(History): Edward III: England’s Forgotten Great King
Ask anyone to name a great medieval English King – you’ll probably get a fair few ‘Richard the Lionhearts’, maybe the odd ‘Henry V’. You probably wouldn’t have anyone naming Edward III. Which is a great pity – he is one of England’s greatest forgotten kings, whose story is the equal of anything in Game of Thrones or Vikings.
His father was Edward II, a weak king whose popularity was already in rags by the time of Edward’s birth. Militarily hapless in the war with Scotland and inept at balancing the competing favors at court, Edward Senior attempted to shore up his position by making his son Earl of Chester when he was less than two weeks old. This marked the beginning of young Edward’s early life as a pawn of powerful interests competing for the throne of England. At age 14, Edward was installed upon the throne of England in place of his father in a coup d’état launched by his mother Isabella and her lover Roger Mortimer. This should give us pause to consider the world that the boy-king Edward III was born into: one where feudal bonds of obligation were already crumbling into naked power-politics. Edward chafed under the direction of his new stepdad Mortimer, and, in a display of ruthlessness that would mark all of his courtly dealings, aged only 18 he ambushed Mortimer at his hold in Nottingham Castle, and had him swiftly executed.
Edward III was clearly a very different fish to his old man. He had success in Scotland where his father had failed, defeating large Scots armies at Dupplin Moor and Halidon Hill, forcing a much more favourable truce. The spark for war with Scotland in the time of his grandfather was the signing of an alliance between Scotland and France, and this alliance was still strong – the French retaliated against this new peace by confiscating the English crown’s holdings in France. Rather than seeking peace, Edward responded by laying claim to the throne of France itself! This began the century-long conflict between England and France known as, inventively, the Hundred Years’ War. Edward commanded the forces in English victories at Crécy, crushing an enormous army of French mounted knights with an outnumbered force of longbowmen and men-at-arms, and Poitiers, again routing a much larger force, capturing the French King John II in the process!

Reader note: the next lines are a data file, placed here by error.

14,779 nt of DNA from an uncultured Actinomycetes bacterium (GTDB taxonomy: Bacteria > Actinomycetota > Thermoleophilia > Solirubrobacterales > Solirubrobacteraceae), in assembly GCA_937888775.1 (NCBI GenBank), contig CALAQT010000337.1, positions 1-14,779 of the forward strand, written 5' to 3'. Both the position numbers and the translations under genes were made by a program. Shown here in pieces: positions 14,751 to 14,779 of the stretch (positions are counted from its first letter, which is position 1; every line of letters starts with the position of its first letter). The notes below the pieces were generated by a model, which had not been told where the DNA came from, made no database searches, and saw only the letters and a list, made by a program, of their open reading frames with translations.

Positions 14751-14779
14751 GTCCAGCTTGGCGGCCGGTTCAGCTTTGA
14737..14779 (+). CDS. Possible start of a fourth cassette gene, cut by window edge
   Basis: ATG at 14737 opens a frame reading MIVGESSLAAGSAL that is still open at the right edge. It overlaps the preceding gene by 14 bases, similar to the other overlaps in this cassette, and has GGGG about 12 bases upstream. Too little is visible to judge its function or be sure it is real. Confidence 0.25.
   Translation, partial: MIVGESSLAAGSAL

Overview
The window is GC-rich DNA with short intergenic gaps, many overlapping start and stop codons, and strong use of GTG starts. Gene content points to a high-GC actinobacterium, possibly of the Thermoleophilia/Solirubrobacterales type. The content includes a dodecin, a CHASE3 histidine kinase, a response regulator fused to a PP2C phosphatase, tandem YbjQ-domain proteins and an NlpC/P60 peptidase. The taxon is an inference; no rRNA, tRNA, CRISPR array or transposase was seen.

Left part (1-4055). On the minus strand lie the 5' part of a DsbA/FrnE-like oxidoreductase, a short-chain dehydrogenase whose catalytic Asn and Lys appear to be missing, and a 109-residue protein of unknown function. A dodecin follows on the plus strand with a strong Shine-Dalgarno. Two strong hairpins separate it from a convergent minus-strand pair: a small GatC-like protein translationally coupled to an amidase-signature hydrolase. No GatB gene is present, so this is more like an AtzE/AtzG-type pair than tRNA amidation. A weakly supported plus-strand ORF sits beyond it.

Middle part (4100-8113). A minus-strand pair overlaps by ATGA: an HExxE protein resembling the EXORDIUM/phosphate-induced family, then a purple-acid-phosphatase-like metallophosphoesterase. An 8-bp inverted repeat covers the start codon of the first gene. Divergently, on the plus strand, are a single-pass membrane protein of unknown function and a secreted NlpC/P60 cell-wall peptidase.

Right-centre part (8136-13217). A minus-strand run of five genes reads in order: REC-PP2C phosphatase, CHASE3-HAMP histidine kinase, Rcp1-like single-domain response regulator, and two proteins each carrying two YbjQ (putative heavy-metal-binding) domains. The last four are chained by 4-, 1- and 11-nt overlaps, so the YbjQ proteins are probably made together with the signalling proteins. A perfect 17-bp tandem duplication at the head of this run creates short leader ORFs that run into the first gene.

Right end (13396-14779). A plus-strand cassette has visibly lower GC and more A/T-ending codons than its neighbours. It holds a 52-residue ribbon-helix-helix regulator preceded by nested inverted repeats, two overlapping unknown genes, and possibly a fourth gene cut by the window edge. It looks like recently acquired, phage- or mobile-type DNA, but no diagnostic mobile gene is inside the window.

Whilst Edward’s latter years were marked with lethargy and inaction, he nevertheless undertook vital work which shaped the growth of England in its future course. Justices of the Peace were commissioned to investigate and try crimes for the first time in English history. English, rather than Norman French, was legislated to be used in the law courts, and Parliament was opened in English for the first time in 1364. The English Parliament, particularly the House of Commons, saw significant development (not least in order to raise taxation for Edward’s military adventurism!) discovering their own voice and staging a miniature constitutional revolt in 1376.
This is not to say that Edward III was a paragon of virtue – medieval kings were almost uniformly monstrous by our modern standards. He was a brutal military leader, but he thoroughly lived up to the ideals of medieval kingship, efficiently and effectively dealing with the dangers that faced the realm as they arose, and he left his mark upon the nation as it grew. We think that deserves a handsome commemorative sword – our King Edward III Sword, indeed!
- Total length: 42 inches
- Blade length: 34 inches
- Blade material: High carbon stainless steel
- Guard and pommel material: Brass finish
- Grip material: Leather